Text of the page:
Overall, researchers and policy makers are in agreement: sound decision making needs robust science. The need for fruitful exchange between the two communities seems particularly strong in when decisions affect landscapes and the people that depend on them: not only do these decisions involve different stakeholder groups – like local communities and regional or national-level institutions – but they also affect different sectors, such as agriculture, forestry and energy.
Yet, both researchers and policy makers regularly highlight instances in which this exchange is not working. Scientists claim that policy makers are not accessible and do not consider scientific evidence, while policy makers point to unclear messages and convoluted, inaccessible data.
In two steps, speakers at this plenary session will build a bridge between the communities, focusing on the role landscapes play in achieving SDGs and new climate goals:
- Speakers will start with concise individual presentations, highlighting big ideas for landscape decision making, during which they draw on examples from their work.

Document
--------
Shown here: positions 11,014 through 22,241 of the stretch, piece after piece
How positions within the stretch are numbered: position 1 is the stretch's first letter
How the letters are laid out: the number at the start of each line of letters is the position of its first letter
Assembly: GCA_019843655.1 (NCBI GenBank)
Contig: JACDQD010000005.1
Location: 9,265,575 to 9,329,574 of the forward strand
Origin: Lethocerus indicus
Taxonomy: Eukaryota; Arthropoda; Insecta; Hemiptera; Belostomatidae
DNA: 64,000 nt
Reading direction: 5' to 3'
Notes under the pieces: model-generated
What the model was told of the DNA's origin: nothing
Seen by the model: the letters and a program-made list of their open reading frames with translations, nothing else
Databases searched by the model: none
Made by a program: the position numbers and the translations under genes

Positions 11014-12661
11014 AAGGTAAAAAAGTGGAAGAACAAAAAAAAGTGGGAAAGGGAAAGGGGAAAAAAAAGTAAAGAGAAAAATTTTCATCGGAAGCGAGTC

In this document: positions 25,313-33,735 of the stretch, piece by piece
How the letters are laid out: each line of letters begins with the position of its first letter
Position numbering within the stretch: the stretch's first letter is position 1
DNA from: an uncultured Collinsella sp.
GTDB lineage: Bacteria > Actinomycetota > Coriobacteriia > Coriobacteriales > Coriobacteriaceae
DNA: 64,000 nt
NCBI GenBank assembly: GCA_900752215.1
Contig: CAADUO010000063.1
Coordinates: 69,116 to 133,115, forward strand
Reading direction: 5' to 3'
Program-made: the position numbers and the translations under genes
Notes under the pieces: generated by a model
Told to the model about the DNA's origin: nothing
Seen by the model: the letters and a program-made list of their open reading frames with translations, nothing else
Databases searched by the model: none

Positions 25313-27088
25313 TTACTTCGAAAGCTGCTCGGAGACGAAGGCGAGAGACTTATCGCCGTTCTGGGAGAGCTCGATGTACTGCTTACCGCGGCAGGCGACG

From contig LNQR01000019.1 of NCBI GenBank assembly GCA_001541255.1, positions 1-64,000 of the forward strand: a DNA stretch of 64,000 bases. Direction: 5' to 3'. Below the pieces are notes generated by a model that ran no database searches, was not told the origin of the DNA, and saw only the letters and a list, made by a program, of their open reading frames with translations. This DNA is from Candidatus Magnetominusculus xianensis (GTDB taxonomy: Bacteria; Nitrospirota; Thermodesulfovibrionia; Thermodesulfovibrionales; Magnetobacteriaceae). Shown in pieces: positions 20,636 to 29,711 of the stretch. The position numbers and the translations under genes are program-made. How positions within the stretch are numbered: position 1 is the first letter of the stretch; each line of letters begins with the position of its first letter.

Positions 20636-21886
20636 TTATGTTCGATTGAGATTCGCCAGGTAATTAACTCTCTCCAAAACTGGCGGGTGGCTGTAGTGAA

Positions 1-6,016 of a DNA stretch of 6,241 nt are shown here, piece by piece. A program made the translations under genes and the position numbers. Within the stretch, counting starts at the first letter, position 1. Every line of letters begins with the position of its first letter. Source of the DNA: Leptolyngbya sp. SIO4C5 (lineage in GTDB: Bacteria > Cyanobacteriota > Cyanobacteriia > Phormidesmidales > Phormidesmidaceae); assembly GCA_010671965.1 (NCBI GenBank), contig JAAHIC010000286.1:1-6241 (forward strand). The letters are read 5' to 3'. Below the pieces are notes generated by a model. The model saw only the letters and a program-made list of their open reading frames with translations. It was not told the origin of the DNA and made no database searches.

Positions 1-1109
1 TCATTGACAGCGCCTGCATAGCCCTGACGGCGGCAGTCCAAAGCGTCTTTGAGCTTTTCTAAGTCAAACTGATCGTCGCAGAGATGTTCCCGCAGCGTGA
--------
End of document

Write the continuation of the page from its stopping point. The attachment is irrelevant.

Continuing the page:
- This will be followed by an interactive panel discussion involving the audience in which the moderator and speakers answer, but also raise, critical questions.
Key questions addressed
- How useful is the landscape approach for achieving the new climate and development goals? What are concrete suggestions for policy and practice?
- How does climate action in landscapes work – from the local (jurisdictional level) to the atmosphere?
- What is a landscape anyway and how do we analyze changes over time? What do they tell us about future trajectories?
- Whose landscape? (Governance, stewardship and potential for positive change)
- How can policy makers – and their institutions – acquire “environmental intelligence”?